Another New “Design” Site? Please

As one who is interested in design, I find reading design sites, and design blogs to be a wonderful way to gather information and inspiration. I am filled with a hunger for knowledge in this field, everything from typography to color to layouts to best practices and standards. Therefore, I love to read sites that are written by well-known designers and bloggers who have been around for a while and have a lot of experience. But, sometimes I run across a site (or a dozen) that claims to be “pro” but just follows the same pattern all the other “pro” sites follow. These days, with so many “design” sites doing so many of the same things, it almost makes it seem like “more of the same” can be – and is – a recipe for success. Let me break down why I think there are so many sites first: Read the rest of this entry »

Oh! What a Tangled WWW We Weave…

The quote “Oh! What a tangled web we weave, when first we practise to deceive” is one of the most famous quotes by Scottish writer Sir Walter Scott. It basically says that deception is a “fragile and complex weaving of truth, half truths’, lies and lies of omission.” And “To create a deception worthy of belief one must be able to create plausible details that help create the illusion of truth. It is the details that people listen to and remember…”

That isn’t to say that the whole World Wide Web is full of deception, but online, people can choose to “be” anyone they want. Online, no one really knows the real you, sees you face to face, or can ask probing questions to be sure you really are who you say you are. People with no friends can get online and make thousands of virtual friends and become a social butterfly – while in the real world they’re still too shy to speak. A 50-year old male can claim to be a 25-year old, athletic, blonde woman and post photos and a profile that fits with his description. But while we all know that these kinds of large deceptions can occur, I wonder how many of us stop to consider what minor deceptions may occur.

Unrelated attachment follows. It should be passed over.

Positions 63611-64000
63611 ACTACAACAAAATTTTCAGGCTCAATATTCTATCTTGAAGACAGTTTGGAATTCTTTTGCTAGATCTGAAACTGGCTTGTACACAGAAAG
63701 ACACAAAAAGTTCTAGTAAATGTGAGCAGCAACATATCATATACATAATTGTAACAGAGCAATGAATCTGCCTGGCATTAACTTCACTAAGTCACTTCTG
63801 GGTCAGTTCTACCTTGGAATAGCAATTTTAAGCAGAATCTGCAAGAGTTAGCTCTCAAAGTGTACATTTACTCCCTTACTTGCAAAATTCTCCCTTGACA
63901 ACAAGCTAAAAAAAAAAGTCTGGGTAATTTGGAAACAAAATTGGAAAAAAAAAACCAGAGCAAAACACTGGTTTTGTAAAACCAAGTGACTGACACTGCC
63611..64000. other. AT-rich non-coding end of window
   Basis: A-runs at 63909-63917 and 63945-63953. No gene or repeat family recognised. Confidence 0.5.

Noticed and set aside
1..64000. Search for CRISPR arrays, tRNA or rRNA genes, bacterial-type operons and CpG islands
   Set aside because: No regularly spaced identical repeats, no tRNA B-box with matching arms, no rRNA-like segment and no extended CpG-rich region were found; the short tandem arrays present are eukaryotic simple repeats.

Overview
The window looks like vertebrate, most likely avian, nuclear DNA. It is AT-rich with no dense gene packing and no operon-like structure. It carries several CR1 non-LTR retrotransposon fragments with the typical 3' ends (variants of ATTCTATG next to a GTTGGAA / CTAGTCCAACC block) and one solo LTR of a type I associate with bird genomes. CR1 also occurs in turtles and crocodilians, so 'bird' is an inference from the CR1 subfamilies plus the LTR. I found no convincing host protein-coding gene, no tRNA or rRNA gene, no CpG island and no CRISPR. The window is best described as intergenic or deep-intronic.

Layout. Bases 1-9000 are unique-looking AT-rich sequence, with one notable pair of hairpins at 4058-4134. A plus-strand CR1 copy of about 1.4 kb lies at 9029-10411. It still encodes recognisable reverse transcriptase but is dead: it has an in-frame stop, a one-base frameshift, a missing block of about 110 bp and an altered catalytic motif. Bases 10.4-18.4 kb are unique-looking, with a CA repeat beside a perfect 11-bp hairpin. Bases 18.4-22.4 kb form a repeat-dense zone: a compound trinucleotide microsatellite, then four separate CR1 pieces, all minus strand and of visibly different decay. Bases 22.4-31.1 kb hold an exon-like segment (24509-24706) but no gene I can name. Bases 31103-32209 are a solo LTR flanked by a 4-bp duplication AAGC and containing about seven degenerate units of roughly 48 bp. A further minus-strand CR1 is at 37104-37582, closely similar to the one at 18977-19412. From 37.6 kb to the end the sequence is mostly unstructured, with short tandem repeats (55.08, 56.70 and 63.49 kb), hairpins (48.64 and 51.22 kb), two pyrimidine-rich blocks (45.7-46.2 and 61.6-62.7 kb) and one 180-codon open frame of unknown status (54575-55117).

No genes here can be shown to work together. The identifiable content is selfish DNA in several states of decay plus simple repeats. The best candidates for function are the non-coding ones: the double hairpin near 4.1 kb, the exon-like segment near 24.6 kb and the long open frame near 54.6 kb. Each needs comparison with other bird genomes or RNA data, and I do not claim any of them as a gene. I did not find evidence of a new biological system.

Read the rest of this entry »

Don’t be Fooled by Internet Virus Phishing Scams

Phishing annoys me to no end. Don’t people have anything better to do than trying to steal from others or create chaos? According to this (old) article, the US and Korea top the list of countries for number of phishing hosts. And I can only assume that phishing has gotten worse in the last 3 years since this was published. Additionally, these days, Korea is undergoing a big change in the sophistication of phishing scams – particularly “voice phishing” (phone phishing) scams.

I even heard the story of one lady in Korea who received a phone call telling her that her son had been kidnapped, and if she ever wanted to see him alive again she must immediately transfer X amount of money into an unknown bank account. She did so, and hurried home to call the police (I assume). Upon arriving home she found her son watching TV and eating snacks. She cried out, “Are you OK?” to which he replied, “Of course, I just arrived home from school on the bus.”  I don’t know all the facts about this story, or if it is 100% true or not, but the fact remains that it is 100% believable, because people do have a tendency to get fearful, emotional, and in a “fight-or-flight” mode when they think that something has gone terribly wrong.

So, in order to help other people not get into this same kind of fearful, emotional mode when surfing the Internet and a “Virus Alert!” pops up on their screen, I will break down the phishing scam that I encountered online today while looking for 2010 Olympics Coverage. With a little understanding of what to look for, more people would be able to avoid accidentally downloading virus programs that actually claim to be “virus cleaners.”

And for those who are convinced that viruses just “pop up” when they’re not looking, check out this post.

Read the rest of this entry »

Glenn Beck’s Rotten Apple

You know when you eat an apple that has a worm in it? It just ruins the whole thing. America is that apple, and Glenn Beck the worm.